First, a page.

The determination of motive or bad faith was irrelevant to the sole question at hand, the validity of the proposed ordinance. (Evid. Code, § 350.) Cases are legion holding that inquiry into the motives of a legislative body for their actions is impermissible. (See, e.g.,City of Fairfield v. Superior Court (1975) 14 Cal. 3d 768, 772 [122 Cal. Rptr. 543, 537 P.2d 375] [improper to inquire of city councilmen what evidence they relied on or what reasoning they employed prior to a vote];County of Los Angeles v. Superior Court (1975) 13 Cal. 3d 721, 726-728 [119 Cal. Rptr. 631, 532 P.2d 495] and cases there cited ["rule barring judicial probing of lawmakers' motivations applies to local legislators as well as members of the state Legislature or of Congress"].)

Appellants' argument is disguised disgruntlement that they could not use the declaratory relief hearing as a forum for their complaints about the City council. The court did not err.

The judgment is affirmed.

Franson, Acting P. J., and Zenovich, J., concurred.

"2. The proposed ordinance reads as follows:

"The people of the City of Atascadero do ordain as follows:

"Any device which has as its purpose in whole or in part the imposition or increase of a source of revenue shall be deemed a special tax subject to the provisions of Article XIII A Section 4 of the California Constitution. [135 Cal. App. 3d 472]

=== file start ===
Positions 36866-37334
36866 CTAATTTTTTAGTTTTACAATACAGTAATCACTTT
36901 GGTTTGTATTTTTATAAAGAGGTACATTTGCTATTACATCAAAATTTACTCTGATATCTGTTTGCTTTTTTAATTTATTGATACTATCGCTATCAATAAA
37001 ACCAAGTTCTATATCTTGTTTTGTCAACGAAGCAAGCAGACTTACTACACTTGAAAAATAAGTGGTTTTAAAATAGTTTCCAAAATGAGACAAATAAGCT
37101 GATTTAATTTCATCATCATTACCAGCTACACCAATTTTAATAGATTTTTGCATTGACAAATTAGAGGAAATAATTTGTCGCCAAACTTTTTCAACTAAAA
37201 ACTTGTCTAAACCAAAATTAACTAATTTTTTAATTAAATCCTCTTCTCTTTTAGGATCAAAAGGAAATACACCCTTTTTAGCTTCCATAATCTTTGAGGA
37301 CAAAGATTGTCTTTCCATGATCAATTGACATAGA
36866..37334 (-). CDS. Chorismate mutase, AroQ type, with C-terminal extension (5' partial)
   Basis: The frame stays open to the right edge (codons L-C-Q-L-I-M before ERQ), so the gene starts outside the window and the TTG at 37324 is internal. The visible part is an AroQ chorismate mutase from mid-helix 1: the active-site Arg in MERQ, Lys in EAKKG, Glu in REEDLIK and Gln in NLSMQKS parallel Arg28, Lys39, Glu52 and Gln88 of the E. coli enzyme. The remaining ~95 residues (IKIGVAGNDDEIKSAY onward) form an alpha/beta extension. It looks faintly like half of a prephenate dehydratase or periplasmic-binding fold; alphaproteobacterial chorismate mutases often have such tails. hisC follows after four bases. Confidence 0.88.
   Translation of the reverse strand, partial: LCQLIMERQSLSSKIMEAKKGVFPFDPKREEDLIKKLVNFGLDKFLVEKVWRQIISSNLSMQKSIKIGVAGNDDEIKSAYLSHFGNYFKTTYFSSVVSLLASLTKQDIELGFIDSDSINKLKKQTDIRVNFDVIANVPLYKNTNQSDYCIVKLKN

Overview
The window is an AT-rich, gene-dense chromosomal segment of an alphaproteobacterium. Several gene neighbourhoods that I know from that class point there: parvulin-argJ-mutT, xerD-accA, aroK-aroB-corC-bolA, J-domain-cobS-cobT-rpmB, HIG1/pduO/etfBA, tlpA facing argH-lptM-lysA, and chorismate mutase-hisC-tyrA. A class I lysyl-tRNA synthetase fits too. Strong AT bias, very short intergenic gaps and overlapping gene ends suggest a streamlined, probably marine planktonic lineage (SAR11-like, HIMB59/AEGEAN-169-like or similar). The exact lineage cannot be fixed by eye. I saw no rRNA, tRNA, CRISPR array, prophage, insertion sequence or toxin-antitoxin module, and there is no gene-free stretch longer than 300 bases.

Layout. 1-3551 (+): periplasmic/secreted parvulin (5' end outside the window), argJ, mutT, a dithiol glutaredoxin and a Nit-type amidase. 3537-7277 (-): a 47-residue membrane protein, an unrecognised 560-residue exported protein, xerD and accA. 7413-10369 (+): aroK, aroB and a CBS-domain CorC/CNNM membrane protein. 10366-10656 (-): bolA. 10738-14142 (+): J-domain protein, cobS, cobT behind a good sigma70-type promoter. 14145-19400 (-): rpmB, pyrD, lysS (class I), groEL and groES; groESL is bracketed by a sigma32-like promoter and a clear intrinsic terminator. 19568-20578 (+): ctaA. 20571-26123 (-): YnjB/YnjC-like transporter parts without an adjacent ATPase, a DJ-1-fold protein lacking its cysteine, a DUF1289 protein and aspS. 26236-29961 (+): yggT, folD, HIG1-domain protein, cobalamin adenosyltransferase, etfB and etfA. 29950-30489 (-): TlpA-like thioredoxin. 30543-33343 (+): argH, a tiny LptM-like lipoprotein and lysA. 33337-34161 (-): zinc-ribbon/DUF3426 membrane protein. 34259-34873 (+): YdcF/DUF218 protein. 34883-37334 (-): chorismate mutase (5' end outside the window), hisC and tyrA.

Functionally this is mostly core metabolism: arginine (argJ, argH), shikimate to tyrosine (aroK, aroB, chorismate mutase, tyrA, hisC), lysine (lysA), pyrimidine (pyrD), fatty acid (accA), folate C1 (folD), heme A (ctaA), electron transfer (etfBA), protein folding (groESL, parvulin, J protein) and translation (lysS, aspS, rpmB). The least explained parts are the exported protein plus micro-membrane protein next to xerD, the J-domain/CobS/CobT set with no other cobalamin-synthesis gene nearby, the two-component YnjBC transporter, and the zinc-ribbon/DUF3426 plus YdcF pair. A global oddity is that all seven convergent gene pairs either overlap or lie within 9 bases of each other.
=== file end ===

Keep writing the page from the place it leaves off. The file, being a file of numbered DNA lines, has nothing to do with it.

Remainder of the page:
"Device shall refer to and include, but shall not be limited to fees, charges, service charges, levies and assessments of every sort whatsoever.

"No fee, levy or charge in existence on the effective date of this ordinance shall be imposed on any person not otherwise subject to the payment of said fee, levy or charge prior to the effective date of the ordinance.

"Device shall not include sources of revenue derived solely from other governmental entities nor purely voluntary donations conferred upon the city from other than governmental sources.

"If any portion, part, clause or phrase hereof is for any reason held to be invalid by a court of competent jurisdiction, said portion shall be deemed severable and thereafter its provisions shall be subject to an advisory election (Cal. Elec. Code Sec. 5353) prior to the imposition of any revenue raising device."

FN 1. This is not an appropriate vehicle for requesting affirmative relief; affirmative relief may not be claimed in the answer. (Code Civ. Proc., § 431.30, subd. (c).)

FN 2. Briefs filed by appellants are replete with shrill ad hominem attacks on the trial court. We disapprove of this tasteless tactic.

FN 3. An initiative ordinance is an indirect initiative, i.e., it "entails submission of the measure to the appropriate legislative body, which must enact the measure within a specified period of time, or failing to do so, must submit it to the voters at the next election or at a special election." (The Law of Politics (Cont.Ed.Bar 1977) § 5.3, p. 325.)

FN 4. The proposed ordinance is set forth in the appendix.

FN 5. Article XIII A, section 4, is part of Proposition 13 which provides in relevant part: "Cities, counties and special districts, by two-thirds vote of the qualified electors of such district, may impose special taxes on such district ...."